Looking beyond the immediate area of Japan, we can use this SCMJTF organization and exercise design to take advantage of the planned extension of alliance presence to Guam, the Commonwealth of the Northern Mariana Islands, and into the vast air and sea space of the Compact States.
Much of the framework is in place. The United States supports the continuous presence and training of Japanese forces in Guam and the Commonwealth. The U.S. maintains agreements with the Compact States that call for their support of our security requirements. The relatively uncrowded air, sea, and frequency-allocation space across this vast area, as well as the extensive environmental work already done under the Marianas Range Complex environmental impact studies, invites the creation of high-fidelity alliance training, making use of modest live forces linked through virtual and constructive simulation across a wide area. Small units doing live training across air, land and sea could maneuver in this space to become comfortable with distributed aviation operations and use of non-military commercial shipping to move around and through archipelagic areas. Operational use of 5G technology might be another objective. Our combined operations and training in this vast area will develop our operational and logistics support skills in widely distributed and mobile air, sea and land operations. The presence our forces in these small islands nations is an added benefit, showing our interest and helping to counter malign influences.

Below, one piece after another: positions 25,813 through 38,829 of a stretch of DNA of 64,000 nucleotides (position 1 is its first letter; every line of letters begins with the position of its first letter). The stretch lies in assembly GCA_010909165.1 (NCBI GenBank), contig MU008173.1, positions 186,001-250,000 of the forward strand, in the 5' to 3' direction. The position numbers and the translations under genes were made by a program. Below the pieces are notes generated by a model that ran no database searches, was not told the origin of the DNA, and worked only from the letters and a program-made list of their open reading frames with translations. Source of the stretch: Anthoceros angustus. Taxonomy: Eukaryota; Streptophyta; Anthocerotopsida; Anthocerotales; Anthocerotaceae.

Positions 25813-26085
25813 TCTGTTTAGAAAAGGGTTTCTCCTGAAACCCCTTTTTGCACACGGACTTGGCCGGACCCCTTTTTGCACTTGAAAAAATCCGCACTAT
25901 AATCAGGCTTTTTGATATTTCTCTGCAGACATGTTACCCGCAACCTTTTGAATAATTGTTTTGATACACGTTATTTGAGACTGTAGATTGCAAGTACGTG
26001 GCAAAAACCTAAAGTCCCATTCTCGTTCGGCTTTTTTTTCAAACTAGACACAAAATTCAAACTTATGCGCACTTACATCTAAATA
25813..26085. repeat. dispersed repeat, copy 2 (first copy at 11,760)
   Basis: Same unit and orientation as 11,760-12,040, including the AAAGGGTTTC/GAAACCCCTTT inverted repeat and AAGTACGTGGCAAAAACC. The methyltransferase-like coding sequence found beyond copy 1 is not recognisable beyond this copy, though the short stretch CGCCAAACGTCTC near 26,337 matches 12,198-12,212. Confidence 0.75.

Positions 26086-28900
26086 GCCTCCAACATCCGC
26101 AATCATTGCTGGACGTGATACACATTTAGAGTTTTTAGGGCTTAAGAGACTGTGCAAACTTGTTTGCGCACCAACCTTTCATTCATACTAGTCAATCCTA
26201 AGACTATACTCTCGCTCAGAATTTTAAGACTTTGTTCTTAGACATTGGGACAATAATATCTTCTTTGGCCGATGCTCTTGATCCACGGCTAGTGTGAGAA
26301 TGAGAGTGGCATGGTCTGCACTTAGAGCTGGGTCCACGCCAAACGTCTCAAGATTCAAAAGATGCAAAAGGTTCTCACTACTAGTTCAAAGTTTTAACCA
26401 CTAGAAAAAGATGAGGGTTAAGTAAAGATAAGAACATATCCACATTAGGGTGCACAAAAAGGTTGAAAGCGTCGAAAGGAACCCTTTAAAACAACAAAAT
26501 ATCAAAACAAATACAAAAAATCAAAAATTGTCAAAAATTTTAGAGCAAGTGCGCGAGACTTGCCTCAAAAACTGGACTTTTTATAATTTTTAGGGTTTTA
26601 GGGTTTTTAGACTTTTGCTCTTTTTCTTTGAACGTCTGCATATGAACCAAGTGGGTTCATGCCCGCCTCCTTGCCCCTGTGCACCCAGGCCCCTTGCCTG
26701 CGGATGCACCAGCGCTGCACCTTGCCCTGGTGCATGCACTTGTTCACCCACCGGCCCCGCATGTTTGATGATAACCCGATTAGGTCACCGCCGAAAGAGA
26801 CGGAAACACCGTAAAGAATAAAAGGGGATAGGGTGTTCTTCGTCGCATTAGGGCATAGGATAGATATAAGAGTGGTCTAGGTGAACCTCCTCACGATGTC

Admiral Davidson’s most recent posture statement called on all to “operationalize Multi-Domain and Distributed Operations concepts.” If our objective is defense of the vast First Island Chain archipelago, we should train in similar environments. There is no better place or method for this to be done other than in this maritime theater, and in the area of our territories and the Compact States. Admiral Davidson also launched his “Pacific Multi-Domain Training and Experimentation Capability (PMTEC) Initiative.” In this he calls for linking and integrating our numerous training and experimentation installations and capabilities across the Pacific. An alliance training capability across Guam, the Commonwealth and the Compact States can anchor this and be a productive way to enhance training and ensure a more effective common—and collective—defense of Japan.
Wallace C. Gregson, a retired Marine and former assistant secretary of defense for Asian and Pacific Security Affairs (2009–11), is currently a senior advisor at Avascent International and senior director for China and the Pacific at the Center for the National Interest.